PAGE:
A guest post written by Will Heining
Chicago in July. The sticky heat of Midway Airport was accentuated by the lack of air conditioning. Remodeling was on-going and we were paying the price in the long line at the Customer Service Center.
Most of us had been scheduled on a flight to St. Louis that had been cancelled due to a mechanical problem. To get us on another flight, we had to wind our way through the overflowing zig-zag rope course line, which was being served by agents at only three of the eight windows. It promised to be a long afternoon.
We shuffled forward with each new vacancy, slowly gaining precious real estate, until I was a mere 4 or 5 from the front of the line. “Think cool thoughts” “Only a little while longer now” was the mantra playing over and over in my head.
Then, as the heat bore down and the air stilled beyond belief, the sound of a child’s scream broke into our collective consciousness.
Turning as one we all saw the grandmother trying to keep the boy – at least ten, maybe twelve years old – inside the half-circle of her arms as she pushed a luggage cart piled high with bags. I looked back at the three agents but they all seemed pre-occupied with the task at hand. “Why doesn’t someone do something?” I thought. “Why doesn’t someone…? Then, I realized I was that someone. I turned to the fellow behind me – I was now at the front of the line – and told him I’d be right back.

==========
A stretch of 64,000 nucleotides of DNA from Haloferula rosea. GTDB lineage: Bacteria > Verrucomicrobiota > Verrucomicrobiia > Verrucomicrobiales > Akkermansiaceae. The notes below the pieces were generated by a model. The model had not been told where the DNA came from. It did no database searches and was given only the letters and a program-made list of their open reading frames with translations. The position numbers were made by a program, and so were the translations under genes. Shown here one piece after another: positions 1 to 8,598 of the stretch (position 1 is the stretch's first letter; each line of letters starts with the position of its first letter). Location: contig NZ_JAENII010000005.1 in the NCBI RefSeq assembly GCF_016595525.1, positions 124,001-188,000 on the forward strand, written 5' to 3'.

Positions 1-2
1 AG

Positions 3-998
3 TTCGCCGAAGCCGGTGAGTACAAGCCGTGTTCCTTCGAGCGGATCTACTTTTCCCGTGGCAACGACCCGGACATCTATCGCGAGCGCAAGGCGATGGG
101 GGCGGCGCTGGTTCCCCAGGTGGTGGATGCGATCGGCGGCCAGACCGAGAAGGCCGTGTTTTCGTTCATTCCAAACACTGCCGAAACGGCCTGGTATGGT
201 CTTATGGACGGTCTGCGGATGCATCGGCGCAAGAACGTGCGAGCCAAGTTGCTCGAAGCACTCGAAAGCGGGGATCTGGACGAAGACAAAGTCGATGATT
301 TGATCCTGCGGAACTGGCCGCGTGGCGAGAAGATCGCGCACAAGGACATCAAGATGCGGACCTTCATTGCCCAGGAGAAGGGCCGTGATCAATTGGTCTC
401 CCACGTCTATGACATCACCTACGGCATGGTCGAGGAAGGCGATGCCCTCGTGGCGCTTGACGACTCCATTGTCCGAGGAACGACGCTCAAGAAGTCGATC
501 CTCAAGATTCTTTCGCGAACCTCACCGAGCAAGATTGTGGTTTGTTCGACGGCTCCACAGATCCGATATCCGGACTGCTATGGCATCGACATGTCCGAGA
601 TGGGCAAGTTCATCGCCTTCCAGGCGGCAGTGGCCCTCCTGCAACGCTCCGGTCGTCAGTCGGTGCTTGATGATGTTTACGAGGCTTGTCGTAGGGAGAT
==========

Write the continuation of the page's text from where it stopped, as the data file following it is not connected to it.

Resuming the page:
I walked directly to the woman where she was standing at almost the end of the line. I asked her to please come with me. The boy stopped struggling once we began rolling the cart and a window opened up just as we regained the front of the line. I guided her to the window – my window that I had earned by weaving thru the zig-zag ropes course – and then I walked back to take her old place near the back of the line.
As I re-traced the zig-zag ropes course for the second time, I was happy that, although I had greatly sacrificed, I had done the right thing. Not only that, but I felt that my actions alleviated the stress of that line for everyone – and created a much healthier place while waiting in line. I eventually reached the front of the line again without any dramatic incidents and was told that I was being sent – by bus – to O’Hare Airport for their next flight to St. Louis.
When I got on the bus I saw the grandmother, her husband, and grandson all boarding this same bus. When she saw me, she gave me a big hug of thanks and I realized that giving up my place in line hadn’t actually cost me anything. We still had all ended up on the same bus.
So the next time you’re tempted to edge out that slow moving driver or refuse to yield the right-of-way to a crosswalk walker, remember that helping out your fellow man, carrying part of their load or even letting them go first Never puts you further back – we’re all on the same bus! And these selfless acts promote health for the giver and the recipient.
Mary Baker Eddy put it this way: “When man is governed by God, the ever-present Mind who understands all things, man knows that with God all things are possible.”